Stick patterns and rules
The growing patterns in this task have been made up from ice block sticks.
Y8 (11/2009)  
a) 
Accept functional and sequential descriptions of the rule. Functional:
Sequential:

moderate 
b) 
Accept functional and sequential descriptions of the rule. Functional:
Sequential:

moderate 
Based on a representative sample of 150 Y8 students
NOTE:
If students describe a rule that is correct, they should also be able to apply it correctly to show how it works (e.g., they could show how it works for easy numbers such as 10 or 100).
*Students who answered only referring to what happens to the previous shape need to be asked to clarify their rule (see Next steps).
These questions have been phrased to elicit a functional (direct) rule which can be applied to find an nth term of a pattern, rather than a sequential rule which relies upon the recursive nature of the previous term/s.
Click on the link to the Algebraic pattern concept map, to find out more about functional relationships or recursive strategies.
Strategies
For both questions over 40% of students successfully described a functional or sequential rule. Many students answered with a correct sequential rule, and others described how the spatial pattern grew. A number of students could work out the number of sticks required for the example but not describe the rule.
The mean ability of students who described a functional rule was notably higher than students who described a sequential rule. About half of the correct strategies were functional rules for question a) and about a quarter for question b).
Examples of students' correct strategies
*These examples could be cut out and used for class or small group discussion.
**Functional (=F) and sequential (=S)
a) 

b) 

Examples of students' incorrect strategies (some of these are very close to sufficient explanations)
a) 

b) 

**These strategies/explanations ignore that the starting point is more (Students who ignored the starting point)
Students who described an incorrect/insufficient rule
Encourage the student to identify what is happening from one shape to the next to develop a sequential idea of how the pattern grows. The resources Pyramid pattern and Stacking cans look at developing sequential rules for spatial growing patterns at Level 3. Students could share their rules for the patterns in small groups and check that each others' rules work for all members of the pattern. Once students can identify the sequential rule they could look at developing a functional rule (see Students who described a sequential rule).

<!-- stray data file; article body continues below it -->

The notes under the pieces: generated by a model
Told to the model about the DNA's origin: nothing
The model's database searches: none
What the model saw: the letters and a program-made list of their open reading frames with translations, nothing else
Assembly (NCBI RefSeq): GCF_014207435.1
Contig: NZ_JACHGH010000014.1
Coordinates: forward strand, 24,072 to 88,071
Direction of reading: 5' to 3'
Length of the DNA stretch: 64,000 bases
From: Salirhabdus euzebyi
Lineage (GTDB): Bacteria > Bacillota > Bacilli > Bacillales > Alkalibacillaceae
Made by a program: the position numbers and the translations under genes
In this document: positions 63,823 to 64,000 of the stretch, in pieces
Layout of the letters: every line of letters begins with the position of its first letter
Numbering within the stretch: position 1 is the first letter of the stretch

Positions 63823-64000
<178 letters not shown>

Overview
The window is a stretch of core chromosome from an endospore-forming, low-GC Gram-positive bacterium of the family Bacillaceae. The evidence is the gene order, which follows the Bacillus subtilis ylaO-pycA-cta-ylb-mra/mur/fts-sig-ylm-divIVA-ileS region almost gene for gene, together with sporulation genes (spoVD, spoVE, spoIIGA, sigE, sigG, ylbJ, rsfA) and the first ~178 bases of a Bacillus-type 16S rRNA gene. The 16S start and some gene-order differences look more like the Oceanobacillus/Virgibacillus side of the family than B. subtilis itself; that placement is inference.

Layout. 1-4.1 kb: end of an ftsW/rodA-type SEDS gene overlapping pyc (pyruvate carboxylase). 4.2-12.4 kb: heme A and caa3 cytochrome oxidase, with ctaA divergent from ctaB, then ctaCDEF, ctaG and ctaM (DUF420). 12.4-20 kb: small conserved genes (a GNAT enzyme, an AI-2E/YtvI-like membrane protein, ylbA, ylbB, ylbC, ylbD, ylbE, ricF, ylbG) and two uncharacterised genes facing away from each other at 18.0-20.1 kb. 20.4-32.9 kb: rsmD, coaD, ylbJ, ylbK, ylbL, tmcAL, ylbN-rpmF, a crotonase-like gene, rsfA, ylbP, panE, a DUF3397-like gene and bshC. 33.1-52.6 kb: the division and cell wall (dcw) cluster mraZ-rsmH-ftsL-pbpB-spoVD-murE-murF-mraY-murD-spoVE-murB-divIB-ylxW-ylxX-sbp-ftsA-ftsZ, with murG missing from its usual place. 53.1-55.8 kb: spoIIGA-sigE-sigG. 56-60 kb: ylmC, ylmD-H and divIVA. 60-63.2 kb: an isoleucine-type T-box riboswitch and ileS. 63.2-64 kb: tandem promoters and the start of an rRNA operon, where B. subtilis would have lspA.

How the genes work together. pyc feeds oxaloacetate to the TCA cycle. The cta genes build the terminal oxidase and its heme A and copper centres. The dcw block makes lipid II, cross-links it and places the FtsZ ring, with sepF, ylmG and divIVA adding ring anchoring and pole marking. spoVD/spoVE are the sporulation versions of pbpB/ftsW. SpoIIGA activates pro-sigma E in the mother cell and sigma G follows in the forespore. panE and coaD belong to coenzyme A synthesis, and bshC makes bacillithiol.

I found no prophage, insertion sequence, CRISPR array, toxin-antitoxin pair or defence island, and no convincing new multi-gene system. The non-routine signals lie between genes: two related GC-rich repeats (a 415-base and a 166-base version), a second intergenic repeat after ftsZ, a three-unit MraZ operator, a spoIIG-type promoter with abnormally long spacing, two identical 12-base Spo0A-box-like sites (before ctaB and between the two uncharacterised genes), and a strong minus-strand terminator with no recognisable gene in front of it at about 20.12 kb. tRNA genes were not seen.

Students who described or showed using examples
For students who described or showed with examples the rule for the pattern – they can be asked to find a way to write a rule as an algebraic expression. They should test out the expression on several shape numbers for which the numbers of sticks are known, and then the larger numbers (i.e., how many sticks would be needed for shape number 100).
Students who described a sequential rule
For students who described a sequential rule, ask them how they might find a rule that would work for any given number, e.g., How many sticks for shape 100? Trying to use the sequential rule should be unwieldy and the need for a functional rule can become evident. Additionally, as students apply their sequential rule they may see the connection between the number they are adding on to the previous shape and the coefficient of n (shape number) of the functional rule.
Students who described a functional rule with some errors
For students who described a functional rule, but made some errors, encourage them to share and explain their rule, and check that the rule works for all members of the pattern – not just the first two. A small group discussion should provide peer support to recheck the completeness and accuracy of their rule.
Students who ignored the starting point (also students who used a simple multiplication of previous shape numbers)
Get students to create more shapes of each pattern. Ask, "Does Shape 6 have twice as many sticks as Shape 3?" or "Does Shape 3 have three times as many as Shape 1?" For question a) remove the 3 vertical sticks of each shape and ask how the pattern grows. For question b) take away the first two vertical sticks of each shape and ask how the pattern grows. This should help students see how the intercept influences the pattern. For example in question a) the first shape has 2 + 4 sticks, the second 2 + 4 + 4, so the 2 is the initial term of an arithmetic progression (as well as the intercept) and the 4 is the common difference (or increase) – which becomes the coefficient of n in the rule for the pattern.
For all above misconceptions the range of students' rules from this resource (correct and incorrect) could be printed off and shared in a whole class or small group discussion.
Numeracy resources
Thinking Ahead, Book 9: Teaching Number through Measurement, Geometry, Algebra and Statistics, 2006
For more information about patterns, see the Algebraic Patterns Concept Map.
 Chair and table patterns
 Cross pattern
 Patterns with X and O
 House patterns
 Black and white triangle patterns
 Beehive patterns
 Missing parts
 Matchstick patterns II
 Diamond patterns II
 Patterns with counters
 Matchstick patterns III
 Fish patterns
 Diamond patterns
 Building square patterns
 Pyramid pattern
 Making triangle patterns II
 Block patterns II
 Block patterns
 Supermarket patterns
 Diamond patterns III
 Matchstick patterns
 Stacking cans
 Making triangles
 Tables and chairs
 Building patterns
 Making stick patterns
 L Patterns
 Grid triangles
 Dot patterns
 Stick patterns and rules II
 Making stick patterns II
 Making more stick patterns